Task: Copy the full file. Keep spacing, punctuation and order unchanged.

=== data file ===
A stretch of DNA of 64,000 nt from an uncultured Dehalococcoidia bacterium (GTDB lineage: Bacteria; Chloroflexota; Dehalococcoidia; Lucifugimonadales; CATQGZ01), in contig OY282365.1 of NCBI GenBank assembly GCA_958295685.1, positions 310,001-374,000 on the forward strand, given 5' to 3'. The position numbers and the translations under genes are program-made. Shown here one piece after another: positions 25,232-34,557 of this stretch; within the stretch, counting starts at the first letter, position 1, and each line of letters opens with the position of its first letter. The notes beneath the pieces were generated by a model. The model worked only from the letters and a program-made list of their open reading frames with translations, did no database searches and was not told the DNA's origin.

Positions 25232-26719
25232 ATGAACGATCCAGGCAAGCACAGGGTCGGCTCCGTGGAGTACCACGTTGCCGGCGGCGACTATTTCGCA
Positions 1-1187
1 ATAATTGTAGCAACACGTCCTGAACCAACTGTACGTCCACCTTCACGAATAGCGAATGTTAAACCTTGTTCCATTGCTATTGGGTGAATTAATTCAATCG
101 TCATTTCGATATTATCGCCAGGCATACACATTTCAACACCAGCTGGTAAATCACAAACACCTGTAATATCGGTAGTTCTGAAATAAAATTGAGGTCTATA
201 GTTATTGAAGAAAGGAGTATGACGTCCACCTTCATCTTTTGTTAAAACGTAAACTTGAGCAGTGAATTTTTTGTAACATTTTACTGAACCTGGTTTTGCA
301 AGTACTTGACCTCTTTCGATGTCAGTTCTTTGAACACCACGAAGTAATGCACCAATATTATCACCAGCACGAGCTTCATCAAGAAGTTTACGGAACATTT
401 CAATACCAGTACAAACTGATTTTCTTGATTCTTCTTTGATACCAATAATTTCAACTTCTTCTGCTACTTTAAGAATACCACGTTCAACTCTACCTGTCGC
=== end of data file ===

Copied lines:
A stretch of DNA of 64,000 nt from an uncultured Dehalococcoidia bacterium (GTDB lineage: Bacteria; Chloroflexota; Dehalococcoidia; Lucifugimonadales; CATQGZ01), in contig OY282365.1 of NCBI GenBank assembly GCA_958295685.1, positions 310,001-374,000 on the forward strand, given 5' to 3'. The position numbers and the translations under genes are program-made. Shown here one piece after another: positions 25,232-34,557 of this stretch; within the stretch, counting starts at the first letter, position 1, and each line of letters opens with the position of its first letter. The notes beneath the pieces were generated by a model. The model worked only from the letters and a program-made list of their open reading frames with translations, did no database searches and was not told the DNA's origin.

Positions 25232-26719
25232 ATGAACGATCCAGGCAAGCACAGGGTCGGCTCCGTGGAGTACCACGTTGCCGGCGGCGACTATTTCGCA
Positions 1-1187
1 ATAATTGTAGCAACACGTCCTGAACCAACTGTACGTCCACCTTCACGAATAGCGAATGTTAAACCTTGTTCCATTGCTATTGGGTGAATTAATTCAATCG
101 TCATTTCGATATTATCGCCAGGCATACACATTTCAACACCAGCTGGTAAATCACAAACACCTGTAATATCGGTAGTTCTGAAATAAAATTGAGGTCTATA
201 GTTATTGAAGAAAGGAGTATGACGTCCACCTTCATCTTTTGTTAAAACGTAAACTTGAGCAGTGAATTTTTTGTAACATTTTACTGAACCTGGTTTTGCA
301 AGTACTTGACCTCTTTCGATGTCAGTTCTTTGAACACCACGAAGTAATGCACCAATATTATCACCAGCACGAGCTTCATCAAGAAGTTTACGGAACATTT
401 CAATACCAGTACAAACTGATTTTCTTGATTCTTCTTTGATACCAATAATTTCAACTTCTTCTGCTACTTTAAGAATACCACGTTCAACTCTACCTGTCGC